Powers: Vikings loss a story of 'What if?'

'WHAT IF?' ... Blair Walsh's 27-yard 'chip-shot' field goal didn't hook left in final seconds. ... Adrian Peterson's latest fumble didn't lead to Seattle's game-winning kick. ... NFL's third-coldest game ever didn't end with Vikings' latest soul-...

Tom Powers


… Blair Walsh’s 27-yard ‘chip-shot’ field goal didn’t hook left in final seconds.

… Adrian Peterson’s latest fumble didn’t lead to Seattle’s game-winning kick.

… NFL’s third-coldest game ever didn’t end with Vikings’ latest soul-chilling loss.


MINNEAPOLIS -- Despite all odds, the Vikings found a way. Somehow, some way, they reached through the arctic air, stretched and twisted their iced-over, seized-up muscles, grunted one last time … and tore your heart out.


“It’s a chip shot,” Mike Zimmer said in disbelief. “He’s got to make it.”

He didn’t. In a kick that will go down in infamy - right up there with Gary Anderson’s misfire in the 1998 NFC championship game - Blair Walsh missed a 27-yard field-goal attempt with the game on the line. Twenty-seven yards. That’s roughly the distance from which lucky ticket holders get to try their luck in an effort to win a $100 gift certificate during pregame promotions. A lot of fans make that kick, too.

Not Walsh. Not for the apparently forever-cursed Vikings.

“I never felt like there was any, ‘Here we go again,’ ” Zimmer said. “We missed a field goal, and we lost the game.”

He’ll learn. Sunday was his baptism of fire as a Vikings coach. His team should have won. It deserved to win. But in the upside-down Vikings universe, that doesn’t mean a thing.

In a game that might best have been viewed on an old black-and-white television set, the Vikings and Seahawks played well in a Canton Bulldogs vs. Rock Island Independents sort of way. They blocked and tackled and occasionally inched the ball forward. Always they were hampered by their own frozen breath clogging their field of vision.


Minnesota’s 9-0 lead in the fourth quarter appeared quite safe in the TCF ice chest. The 52,000 maniacs on hand, most encased in frozen slobber, no doubt had visions of the Promised Land. Oh, there were tell-tale signs that all was not right with the universe.

For example, Seattle’s Russell Wilson recovered his own fumble and then threw for a 35-yard completion on the same play. You don’t see that every day. Soon it was 9-7. And then, as he is wont to do in big games, Adrian Peterson fumbled. Perhaps his fingers froze together and he was playing with stumps. In any case, Peterson is the master of the untimely bobble. That one set up the field goal that put the Seahawks up 10-9.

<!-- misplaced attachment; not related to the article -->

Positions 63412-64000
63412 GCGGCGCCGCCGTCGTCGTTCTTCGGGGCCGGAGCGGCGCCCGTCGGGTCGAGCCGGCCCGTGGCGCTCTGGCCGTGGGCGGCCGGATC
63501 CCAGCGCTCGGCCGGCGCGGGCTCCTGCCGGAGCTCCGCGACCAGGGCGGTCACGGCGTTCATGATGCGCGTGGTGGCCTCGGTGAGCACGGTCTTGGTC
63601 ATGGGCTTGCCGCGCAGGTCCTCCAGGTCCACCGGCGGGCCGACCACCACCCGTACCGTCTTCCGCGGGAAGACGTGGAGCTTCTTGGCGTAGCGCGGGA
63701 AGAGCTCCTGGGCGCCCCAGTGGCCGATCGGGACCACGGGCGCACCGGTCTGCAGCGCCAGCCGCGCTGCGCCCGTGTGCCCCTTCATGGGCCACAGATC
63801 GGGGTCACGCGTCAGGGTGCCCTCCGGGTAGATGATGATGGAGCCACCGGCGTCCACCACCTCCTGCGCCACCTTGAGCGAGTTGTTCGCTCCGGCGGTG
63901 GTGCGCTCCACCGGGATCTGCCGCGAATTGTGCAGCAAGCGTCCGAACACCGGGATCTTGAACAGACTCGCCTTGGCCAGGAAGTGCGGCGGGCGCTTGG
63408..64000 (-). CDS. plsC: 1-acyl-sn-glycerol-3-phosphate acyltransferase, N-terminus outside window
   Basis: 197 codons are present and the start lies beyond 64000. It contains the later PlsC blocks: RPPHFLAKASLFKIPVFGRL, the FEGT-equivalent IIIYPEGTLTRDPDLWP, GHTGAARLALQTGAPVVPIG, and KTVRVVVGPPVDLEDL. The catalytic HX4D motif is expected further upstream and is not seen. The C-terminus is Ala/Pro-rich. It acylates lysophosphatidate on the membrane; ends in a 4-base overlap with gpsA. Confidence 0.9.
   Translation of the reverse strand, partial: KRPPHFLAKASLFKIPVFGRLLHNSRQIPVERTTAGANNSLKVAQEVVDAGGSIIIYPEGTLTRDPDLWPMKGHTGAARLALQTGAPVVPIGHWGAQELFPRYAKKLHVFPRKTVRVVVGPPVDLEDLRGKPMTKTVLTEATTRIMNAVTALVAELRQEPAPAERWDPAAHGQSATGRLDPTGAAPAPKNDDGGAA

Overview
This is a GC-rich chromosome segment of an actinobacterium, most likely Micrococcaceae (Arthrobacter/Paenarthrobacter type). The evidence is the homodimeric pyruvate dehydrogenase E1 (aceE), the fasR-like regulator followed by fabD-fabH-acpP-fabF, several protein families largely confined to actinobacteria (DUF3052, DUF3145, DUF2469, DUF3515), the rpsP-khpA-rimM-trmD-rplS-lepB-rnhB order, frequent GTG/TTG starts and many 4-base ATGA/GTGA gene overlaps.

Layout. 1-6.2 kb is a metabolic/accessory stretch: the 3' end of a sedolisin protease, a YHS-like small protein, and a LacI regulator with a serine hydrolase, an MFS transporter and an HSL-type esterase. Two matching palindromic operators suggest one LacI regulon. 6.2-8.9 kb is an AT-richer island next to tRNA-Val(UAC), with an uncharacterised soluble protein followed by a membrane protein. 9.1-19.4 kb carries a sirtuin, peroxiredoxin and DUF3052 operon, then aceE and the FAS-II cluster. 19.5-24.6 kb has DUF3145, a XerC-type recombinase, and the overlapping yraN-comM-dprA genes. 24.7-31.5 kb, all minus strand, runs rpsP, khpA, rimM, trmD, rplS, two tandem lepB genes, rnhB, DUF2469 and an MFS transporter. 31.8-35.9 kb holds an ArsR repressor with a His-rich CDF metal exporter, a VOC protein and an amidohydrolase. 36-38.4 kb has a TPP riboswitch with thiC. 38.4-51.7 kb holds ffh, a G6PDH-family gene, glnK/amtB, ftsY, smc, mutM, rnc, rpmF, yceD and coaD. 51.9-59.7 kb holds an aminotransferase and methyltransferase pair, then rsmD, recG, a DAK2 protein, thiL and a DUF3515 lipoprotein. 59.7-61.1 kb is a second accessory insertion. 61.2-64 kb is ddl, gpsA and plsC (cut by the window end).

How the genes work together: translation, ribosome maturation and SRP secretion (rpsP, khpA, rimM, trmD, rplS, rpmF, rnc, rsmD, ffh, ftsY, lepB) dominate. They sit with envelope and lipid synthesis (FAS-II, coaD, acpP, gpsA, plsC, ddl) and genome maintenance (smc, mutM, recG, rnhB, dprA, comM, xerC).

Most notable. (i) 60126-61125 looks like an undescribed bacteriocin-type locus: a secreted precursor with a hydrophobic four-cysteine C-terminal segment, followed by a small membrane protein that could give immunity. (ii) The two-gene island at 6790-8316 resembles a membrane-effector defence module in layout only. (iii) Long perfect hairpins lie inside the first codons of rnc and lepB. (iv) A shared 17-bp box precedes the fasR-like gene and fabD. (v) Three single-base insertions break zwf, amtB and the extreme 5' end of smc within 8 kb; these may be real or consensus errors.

Yet this team is not easily flustered or discouraged. Minnesota eventually moved into excellent position to win it with just a chip shot of a field goal. There were just 22 seconds left. But these being the Vikings …

“It’s a game we should have won,” Everson Griffen said. “It’s a game we should have won.”

“I’m not taking anything away from Seattle, but I felt like we had that game dead to rights,” said Brian Robison.

They did. They did everything they were supposed to do. They didn’t get beat, they blew it, and an opportunity was lost. Until that missed kick, everything had been breaking right for them. (The kick broke left.) The Vikings had momentum entering the playoffs. And they caught a break when it was announced that Seattle’s star running back, Marshawn Lynch, was ruled out.

There was no telling how far they might have gone in what was looking like a charmed season.

“We’ll never know,” Zimmer said, fighting back emotion. “We did a lot of things that a lot of people didn’t think we could have done. And I think that’s what hurts the most. We don’t get an opportunity to continue to do that.”


The Vikings’ locker room was like a morgue afterwards. There was none of the gallows humor that accompanies most run-of-the-mill losses. Instead, guys appeared to be in shock. Some were checking fingers and toes for frostbite. Others dragged their battered bodies to the warm showers.

“We were in perfect position to win the game,” said Trae Waynes.

“It’s kind of hard to swallow and really hard to explain,” said Peterson.

“It is shameful, and I have to do better,” said an exceedingly sorry Walsh.

Well, Gary Anderson was sorry after his miss, too. So were all 12 men in the Vikings’ huddle during the 2009 NFC championship game. In fact, the franchise’s history is cluttered with regret. And broken hearts.

“You do sit back and say, ‘What if?’ ” said Teddy Bridgewater. “What if we had won this game and got to face an opponent next week. But today we just didn’t finish the deal.”

Somehow, a season full of pleasant surprises came to a close in excruciatingly predictable fashion.

The Pioneer Press is in a media partnership with Forum News Service.

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